Selflessness - Putting the needs of others before our own needs, desires or convenience.
Marty didn’t know it, but nobody wanted to follow him. He was not a bad guy. He had talent. He knew the business. He could make us laugh and tell a great story. Unfortunately, when it came to his ability to influence people, he was a failure. People didn’t respect him. They didn’t really trust him. They merely tolerated him being their leader.
Marty missed a key lesson in leadership – people pay more attention to what you do than what you say. Marty read a lot of books on leadership, but he must have skipped the chapters that talked about service. There was no doubt Marty believed in service. But there was also no doubt that he believed we were all there to serve him, his goals, and his reputation.
We often say that people don’t follow us because of what we can do. They follow us because of who we are. Who we are is revealed in our habits. And those habits become apparent during stressful times.
We all knew who Marty was because when the going got tough, Marty became selfish. He would get angry and complain about other people. He would worry about how other people saw him. When things were going well, he talked about “his team”. When things were hard, he talked about “them”. For Marty, we were the means to his ends. We were the tools that he was going to use to accomplish his goals. As a result, he had people who complied with his wishes, but none of us were committed to his leadership.
Marty never really spent much time in the winner’s circle at work. He would have a good quarter or even a good year, but his career was characterized by mediocre performances and unmotivated teams.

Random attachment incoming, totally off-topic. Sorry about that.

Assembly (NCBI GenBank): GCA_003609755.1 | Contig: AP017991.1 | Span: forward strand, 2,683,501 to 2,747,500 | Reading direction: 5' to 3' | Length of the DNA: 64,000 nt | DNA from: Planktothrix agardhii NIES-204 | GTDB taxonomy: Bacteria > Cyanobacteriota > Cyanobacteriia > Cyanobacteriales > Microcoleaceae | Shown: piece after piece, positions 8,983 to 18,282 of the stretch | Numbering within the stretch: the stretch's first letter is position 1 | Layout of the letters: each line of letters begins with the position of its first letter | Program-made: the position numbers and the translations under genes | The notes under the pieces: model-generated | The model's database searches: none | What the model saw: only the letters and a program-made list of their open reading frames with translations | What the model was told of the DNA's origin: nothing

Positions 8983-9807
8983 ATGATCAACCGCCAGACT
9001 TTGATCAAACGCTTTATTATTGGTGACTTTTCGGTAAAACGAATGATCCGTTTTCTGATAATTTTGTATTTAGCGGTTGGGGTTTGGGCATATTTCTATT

A selfish leader, a selfish teammate, a selfish spouse, or a selfish parent will never inspire commitment from the people around them. It is easy to see when the leader is in it for themselves and makes it “all about me.” A selfish leader may get results, but they do not inspire commitment. The short term metrics may seem impressive, but their legacy is forgotten by the people they led.
It’s been a while since I worked with Marty. But I do keep in touch with a few other people from that team. We don’t talk about his talent, his business acumen or his sense of humor. Most of our memories include us shaking our heads and being thankful we are no longer working for him. He was selfish and demonstrated that he didn’t care about anyone but himself. We were uninspired by who he was.
The lesson for all leaders: Are the people there for us or are we there for them? We all may know what our answer should be. But do our words and our actions prove we believe it? What do our habits and our choices prove to the people we are called to lead?
Very few of us would want to follow Marty. But the question we should all ask ourselves is, “Would you follow you?”
Dig Deep Questions:
● Have you ever met a selfish person that you also trusted?
● How does a leader prove to you that he/she is there for those they lead?
Exercising Selflessness takes work and is a lifelong journey. We want to partner with you as you practice the habit of Selflessness daily, which is why we have created FREE tools and resources to guide your journey.
To make it easy to keep the definition of Selflessness visible on your screens and devices, we would like to share our FREE Selflessness backgrounds for desktop and mobile available for download at: https://www.becomingaleaderofcharacter.com/tools-resources